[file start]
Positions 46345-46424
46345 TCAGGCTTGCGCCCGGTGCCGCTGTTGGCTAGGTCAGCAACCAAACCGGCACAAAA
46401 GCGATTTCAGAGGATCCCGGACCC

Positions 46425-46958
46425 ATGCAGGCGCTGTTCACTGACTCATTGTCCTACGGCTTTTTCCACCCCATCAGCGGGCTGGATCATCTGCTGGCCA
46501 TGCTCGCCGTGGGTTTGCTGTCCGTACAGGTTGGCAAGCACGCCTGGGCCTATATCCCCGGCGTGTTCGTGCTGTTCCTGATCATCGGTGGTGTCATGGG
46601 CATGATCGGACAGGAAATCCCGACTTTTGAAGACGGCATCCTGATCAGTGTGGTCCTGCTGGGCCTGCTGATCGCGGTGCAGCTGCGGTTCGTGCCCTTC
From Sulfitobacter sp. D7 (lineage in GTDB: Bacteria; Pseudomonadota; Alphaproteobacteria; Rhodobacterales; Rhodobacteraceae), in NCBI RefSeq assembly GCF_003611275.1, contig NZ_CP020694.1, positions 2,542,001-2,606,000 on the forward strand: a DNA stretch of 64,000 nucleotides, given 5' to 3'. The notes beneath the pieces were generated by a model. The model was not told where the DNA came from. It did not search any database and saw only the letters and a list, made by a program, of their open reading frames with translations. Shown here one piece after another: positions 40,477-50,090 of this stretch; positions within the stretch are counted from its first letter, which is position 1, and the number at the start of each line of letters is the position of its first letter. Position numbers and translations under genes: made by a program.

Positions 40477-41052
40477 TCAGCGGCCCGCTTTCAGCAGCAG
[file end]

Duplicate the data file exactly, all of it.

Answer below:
Positions 46345-46424
46345 TCAGGCTTGCGCCCGGTGCCGCTGTTGGCTAGGTCAGCAACCAAACCGGCACAAAA
46401 GCGATTTCAGAGGATCCCGGACCC

Positions 46425-46958
46425 ATGCAGGCGCTGTTCACTGACTCATTGTCCTACGGCTTTTTCCACCCCATCAGCGGGCTGGATCATCTGCTGGCCA
46501 TGCTCGCCGTGGGTTTGCTGTCCGTACAGGTTGGCAAGCACGCCTGGGCCTATATCCCCGGCGTGTTCGTGCTGTTCCTGATCATCGGTGGTGTCATGGG
46601 CATGATCGGACAGGAAATCCCGACTTTTGAAGACGGCATCCTGATCAGTGTGGTCCTGCTGGGCCTGCTGATCGCGGTGCAGCTGCGGTTCGTGCCCTTC
From Sulfitobacter sp. D7 (lineage in GTDB: Bacteria; Pseudomonadota; Alphaproteobacteria; Rhodobacterales; Rhodobacteraceae), in NCBI RefSeq assembly GCF_003611275.1, contig NZ_CP020694.1, positions 2,542,001-2,606,000 on the forward strand: a DNA stretch of 64,000 nucleotides, given 5' to 3'. The notes beneath the pieces were generated by a model. The model was not told where the DNA came from. It did not search any database and saw only the letters and a list, made by a program, of their open reading frames with translations. Shown here one piece after another: positions 40,477-50,090 of this stretch; positions within the stretch are counted from its first letter, which is position 1, and the number at the start of each line of letters is the position of its first letter. Position numbers and translations under genes: made by a program.

Positions 40477-41052
40477 TCAGCGGCCCGCTTTCAGCAGCAG